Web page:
And, BTW…I think this needs be repeated as a reply, on every single single post that assert the hold up was legal: The president and his administration repeatedly lied about, asserting it was some sort of banking problem. Not that there were outstanding security reviews.

                1) I’m sure there’s some national security arguments to be made for some things, but a) distributing foreign aid is not one of them, and b) making those argument would have to be in public, or at least known by Congress.Report

              • Avatar George Turner in reply to DavidTC
                Ignored
                says:

                The DoD had already reviewed Ukraine for corruption, several times, and had consistently been giving them money that required them to do these reviews. The last one was May 23, 2019….

                And on 20 May 2019, just three days earlier, Volodymyr Zelensky was sworn in as the new President of Ukraine, replacing Petro Poroshenko, and rendering the previous reviews moot because they applied to a different government with different cabinet officials and a different head of the armed forces.

                And with that, poof goes the whole convoluted attempt to make something nefarious out of a glaringly obvious need to check out the country’s new government before we ship them some serious weapons. We should ask questions like “Who is Zelensky going to appoint to the top posts? Are they pro-Russian officials, organized crime figures, oligarchs, or puppets and stooges of either Russian or Ukrainian oligarchs?”

                One huge problem, among many, with the Democrats sham is that they keep stretching to show that it’s possible that there might have been a corrupt motive. That’s not how prosecutions are supposed to work in a free country. It’s possible that everyone might potentially commit a crime, but a prosecutor has to prove that someone did commit or attempt to commit a crime beyond a reasonable doubt.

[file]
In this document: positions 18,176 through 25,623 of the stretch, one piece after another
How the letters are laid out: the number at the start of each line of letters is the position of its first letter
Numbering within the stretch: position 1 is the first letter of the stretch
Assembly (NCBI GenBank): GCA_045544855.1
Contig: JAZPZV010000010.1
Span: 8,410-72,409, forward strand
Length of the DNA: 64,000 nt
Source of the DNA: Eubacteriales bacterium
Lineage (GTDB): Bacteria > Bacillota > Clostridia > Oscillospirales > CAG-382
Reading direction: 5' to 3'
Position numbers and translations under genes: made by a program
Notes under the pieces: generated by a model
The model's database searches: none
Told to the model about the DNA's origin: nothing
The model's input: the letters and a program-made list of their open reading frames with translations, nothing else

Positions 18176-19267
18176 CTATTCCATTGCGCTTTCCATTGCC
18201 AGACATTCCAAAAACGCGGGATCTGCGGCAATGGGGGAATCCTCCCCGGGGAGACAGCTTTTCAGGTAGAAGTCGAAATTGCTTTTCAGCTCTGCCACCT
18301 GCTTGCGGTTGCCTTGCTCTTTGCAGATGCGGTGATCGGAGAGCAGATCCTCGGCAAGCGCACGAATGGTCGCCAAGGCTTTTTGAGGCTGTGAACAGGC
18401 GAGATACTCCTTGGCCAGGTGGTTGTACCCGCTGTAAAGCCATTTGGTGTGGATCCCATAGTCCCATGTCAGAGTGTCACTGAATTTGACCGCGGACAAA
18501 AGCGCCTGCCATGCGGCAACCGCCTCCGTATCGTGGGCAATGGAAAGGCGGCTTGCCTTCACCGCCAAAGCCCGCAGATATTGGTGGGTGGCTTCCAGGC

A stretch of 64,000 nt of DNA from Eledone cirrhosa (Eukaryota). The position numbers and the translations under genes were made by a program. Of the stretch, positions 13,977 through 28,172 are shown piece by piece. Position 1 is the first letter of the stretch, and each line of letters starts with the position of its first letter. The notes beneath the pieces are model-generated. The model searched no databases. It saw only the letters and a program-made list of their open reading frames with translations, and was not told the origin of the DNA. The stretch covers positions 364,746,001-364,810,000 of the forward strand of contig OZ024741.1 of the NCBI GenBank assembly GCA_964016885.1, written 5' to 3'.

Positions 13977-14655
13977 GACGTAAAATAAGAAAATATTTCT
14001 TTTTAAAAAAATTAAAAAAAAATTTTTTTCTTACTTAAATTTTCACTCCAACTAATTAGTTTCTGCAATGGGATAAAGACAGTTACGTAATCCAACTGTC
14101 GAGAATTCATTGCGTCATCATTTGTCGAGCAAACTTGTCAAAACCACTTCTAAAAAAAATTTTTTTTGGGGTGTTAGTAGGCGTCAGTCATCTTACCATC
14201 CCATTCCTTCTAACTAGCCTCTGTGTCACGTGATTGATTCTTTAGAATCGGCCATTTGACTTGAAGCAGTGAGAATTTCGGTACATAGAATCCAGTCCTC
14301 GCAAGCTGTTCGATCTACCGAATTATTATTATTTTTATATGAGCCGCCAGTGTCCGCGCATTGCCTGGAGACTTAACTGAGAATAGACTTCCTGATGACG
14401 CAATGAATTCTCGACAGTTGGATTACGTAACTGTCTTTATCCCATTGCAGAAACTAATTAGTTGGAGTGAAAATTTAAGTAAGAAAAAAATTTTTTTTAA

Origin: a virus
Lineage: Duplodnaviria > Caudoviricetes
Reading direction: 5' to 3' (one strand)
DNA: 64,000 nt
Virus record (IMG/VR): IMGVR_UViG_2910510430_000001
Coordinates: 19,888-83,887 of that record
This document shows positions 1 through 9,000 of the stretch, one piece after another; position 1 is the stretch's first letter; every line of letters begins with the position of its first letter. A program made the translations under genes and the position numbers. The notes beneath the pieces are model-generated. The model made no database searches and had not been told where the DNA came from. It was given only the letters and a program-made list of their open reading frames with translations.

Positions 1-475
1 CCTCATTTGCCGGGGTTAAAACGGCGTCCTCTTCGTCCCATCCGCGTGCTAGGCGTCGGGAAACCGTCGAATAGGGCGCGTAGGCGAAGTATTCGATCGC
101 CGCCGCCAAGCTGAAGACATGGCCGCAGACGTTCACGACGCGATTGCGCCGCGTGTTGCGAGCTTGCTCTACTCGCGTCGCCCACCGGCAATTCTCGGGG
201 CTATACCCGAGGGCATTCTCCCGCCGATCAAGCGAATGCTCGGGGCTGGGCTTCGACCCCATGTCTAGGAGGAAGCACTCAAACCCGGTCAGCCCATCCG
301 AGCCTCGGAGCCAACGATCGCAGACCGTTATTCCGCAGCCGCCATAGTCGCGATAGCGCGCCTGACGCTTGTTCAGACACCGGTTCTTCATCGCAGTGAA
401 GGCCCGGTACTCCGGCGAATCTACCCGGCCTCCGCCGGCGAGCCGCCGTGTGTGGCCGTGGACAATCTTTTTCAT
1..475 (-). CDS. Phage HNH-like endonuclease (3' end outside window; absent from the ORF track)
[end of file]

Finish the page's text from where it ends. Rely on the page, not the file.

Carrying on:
This particular issue was laughed at earlier because never in the history of mankind has anyone attempted extortion without letting the victim know about it, because it just doesn’t work. If your theory of the crime is refuted by key facts, it’s over. You pack up your legal briefs and go home.Report

              • Avatar DavidTC in reply to George Turner
                Ignored
                says:

                And with that, poof goes the whole convoluted attempt to make something nefarious out of a glaringly obvious need to check out the country’s new government before we ship them some serious weapons.

                I hate to be the person who has to point the blindingly obvious, but we have not done a new security review, as far as I am aware.

                We did an _efficiency_ review…on June 18th. And it finished that very day.